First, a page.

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Department of the Languages and Cultures of the Near and Middle East

Miss Hannah Erlwein

MA (SOAS), MA (Exeter)


Hannah Erlwein
Department of the Languages and Cultures of Near and Middle East

Teaching Fellow

Miss Hannah Erlwein
Email address:
Thesis title:
Arguments for the Existence of God in Classical Islamic Thought: Origins and Trajectories of the Discourse (working title)
Internal Supervisors

PhD Research

A lot of research has been done in the field of Islamic Studies on arguments for the existence of God. There is unanimous agreement among scholars that the question whether God exists and how His existence could be proven was an issue of great importance for both Islamic theologians and philosophers: early on the theologians declared it their task to prove this issue through the use of rational arguments, and the method most characteristic of them became known as the cosmological argument which infers the existence of God from the need of the temporally originated world for an originator. Islamic philosophers are seen to have pursued the same task, even though they resorted to concepts and ideas different from those of the theologians, resulting in the debate among scholars whether Islamic philosophy can be credited with having produced an ontological argument for the existence of God.

Most of secondary literature on this topic is dedicated to presenting and analysing the method of proof as put forward by a certain individual as well as to classifying the various arguments we encounter. Yet, the very aspect of the rationale for the engagement of Islamic scholars with this particular question has remained somewhat unanswered so far. In particular in the case of Islamic philosophy, it is often seen mainly against the background of its Greek sources, while the inherently Islamic aspect of certain discussions is neglected. It is the aim of my research to shed light on the reasons both theologians and philosophers had to participate in what could be called a discourse on arguments for the existence of God. In doing so, my research takes into consideration the historical circumstances in which these scholars produced their works, since religiously inspired debates do not take place in a historical vacuum. The role of language and terminology with the ideas and concepts they convey in this discourse also poses an important aspect of my research. The focus of my research is on the classical period of Islam (ca. 9th – 13th century CE), examining the role in this discourse of such individuals as al-Māturīdī (d. 944), al-Bāqillānī (d. 1013), Ibn Sīnā (d. 1037), al-Juwaynī (d. 1085), al-Ghazālī (d. 1111), Ibn Rushd (d. 1198) and al-Āmidī (d. 1233).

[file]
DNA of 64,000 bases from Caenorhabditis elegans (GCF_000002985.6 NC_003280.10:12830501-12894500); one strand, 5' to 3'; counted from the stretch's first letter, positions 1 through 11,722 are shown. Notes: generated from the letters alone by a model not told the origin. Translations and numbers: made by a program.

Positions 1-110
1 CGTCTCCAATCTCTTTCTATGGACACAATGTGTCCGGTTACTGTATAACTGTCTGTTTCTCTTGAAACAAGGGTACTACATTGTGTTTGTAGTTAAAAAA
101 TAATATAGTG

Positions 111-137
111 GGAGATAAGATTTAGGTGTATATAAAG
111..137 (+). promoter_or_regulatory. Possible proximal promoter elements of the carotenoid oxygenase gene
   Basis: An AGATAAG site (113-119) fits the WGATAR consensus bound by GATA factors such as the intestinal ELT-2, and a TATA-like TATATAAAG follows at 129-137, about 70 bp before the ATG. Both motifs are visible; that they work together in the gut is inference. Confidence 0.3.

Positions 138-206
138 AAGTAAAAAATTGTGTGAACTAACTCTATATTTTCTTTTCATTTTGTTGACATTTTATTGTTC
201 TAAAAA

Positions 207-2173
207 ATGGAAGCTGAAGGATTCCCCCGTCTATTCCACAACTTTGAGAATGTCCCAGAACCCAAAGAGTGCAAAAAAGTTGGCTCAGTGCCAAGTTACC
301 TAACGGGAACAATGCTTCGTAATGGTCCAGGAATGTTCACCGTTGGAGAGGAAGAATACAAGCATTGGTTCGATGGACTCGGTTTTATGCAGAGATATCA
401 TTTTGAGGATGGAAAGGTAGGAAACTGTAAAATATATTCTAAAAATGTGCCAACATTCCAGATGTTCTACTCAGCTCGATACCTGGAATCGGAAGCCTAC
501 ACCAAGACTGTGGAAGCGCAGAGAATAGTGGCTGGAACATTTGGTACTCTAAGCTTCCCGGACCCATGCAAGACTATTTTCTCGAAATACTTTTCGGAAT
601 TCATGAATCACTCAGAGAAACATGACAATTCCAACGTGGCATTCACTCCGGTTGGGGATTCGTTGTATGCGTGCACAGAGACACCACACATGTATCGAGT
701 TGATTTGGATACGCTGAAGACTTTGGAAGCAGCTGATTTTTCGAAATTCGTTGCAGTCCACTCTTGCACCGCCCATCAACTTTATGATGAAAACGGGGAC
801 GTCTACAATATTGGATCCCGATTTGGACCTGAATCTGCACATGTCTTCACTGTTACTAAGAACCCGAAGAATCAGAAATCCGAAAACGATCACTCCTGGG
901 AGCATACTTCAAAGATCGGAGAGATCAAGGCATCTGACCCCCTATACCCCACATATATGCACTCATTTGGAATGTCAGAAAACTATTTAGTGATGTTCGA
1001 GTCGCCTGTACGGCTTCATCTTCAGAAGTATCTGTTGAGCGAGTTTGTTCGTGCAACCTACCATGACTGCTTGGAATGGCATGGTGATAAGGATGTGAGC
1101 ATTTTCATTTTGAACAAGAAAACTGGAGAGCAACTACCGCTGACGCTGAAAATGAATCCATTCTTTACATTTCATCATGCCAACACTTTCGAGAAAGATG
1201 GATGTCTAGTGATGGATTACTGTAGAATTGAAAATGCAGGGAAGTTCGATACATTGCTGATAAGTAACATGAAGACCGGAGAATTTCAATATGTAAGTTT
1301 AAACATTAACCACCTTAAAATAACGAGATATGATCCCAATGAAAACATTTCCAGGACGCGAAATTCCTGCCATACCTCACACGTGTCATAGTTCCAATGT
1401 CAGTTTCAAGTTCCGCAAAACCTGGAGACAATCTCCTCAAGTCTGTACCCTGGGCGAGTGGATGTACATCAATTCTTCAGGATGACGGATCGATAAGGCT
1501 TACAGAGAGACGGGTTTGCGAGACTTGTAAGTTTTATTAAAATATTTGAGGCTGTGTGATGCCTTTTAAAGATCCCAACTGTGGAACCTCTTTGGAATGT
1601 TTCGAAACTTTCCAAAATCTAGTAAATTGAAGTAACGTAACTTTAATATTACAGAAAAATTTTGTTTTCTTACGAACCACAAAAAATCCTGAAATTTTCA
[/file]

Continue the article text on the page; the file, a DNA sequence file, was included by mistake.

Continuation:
PhD Publications

Entry “Blasphemy” for the Encyclopedia of Islam and the Muslim World, 2nd Edition, edited by Richard C. Martin (forthcoming).

Erlwein, Hannah (2014) 'Review of 'Kausalität in der muʿtazilitischen Kosmologie: Das Kitāb al-Muʾaththirāt wa-miftāḥ al-muškilāt des Zayditen al-Ḥasan ar-RaSSāS (st. 584/1188)' by Jan Thiele.' Journal of Qur'anic Studies. Volume 16, Pages 167-172.


Teaching Fellow for Arabic, Department of the Languages and Cultures of the Near and Middle East, SOAS, Oct. 2012 - Jul. 2015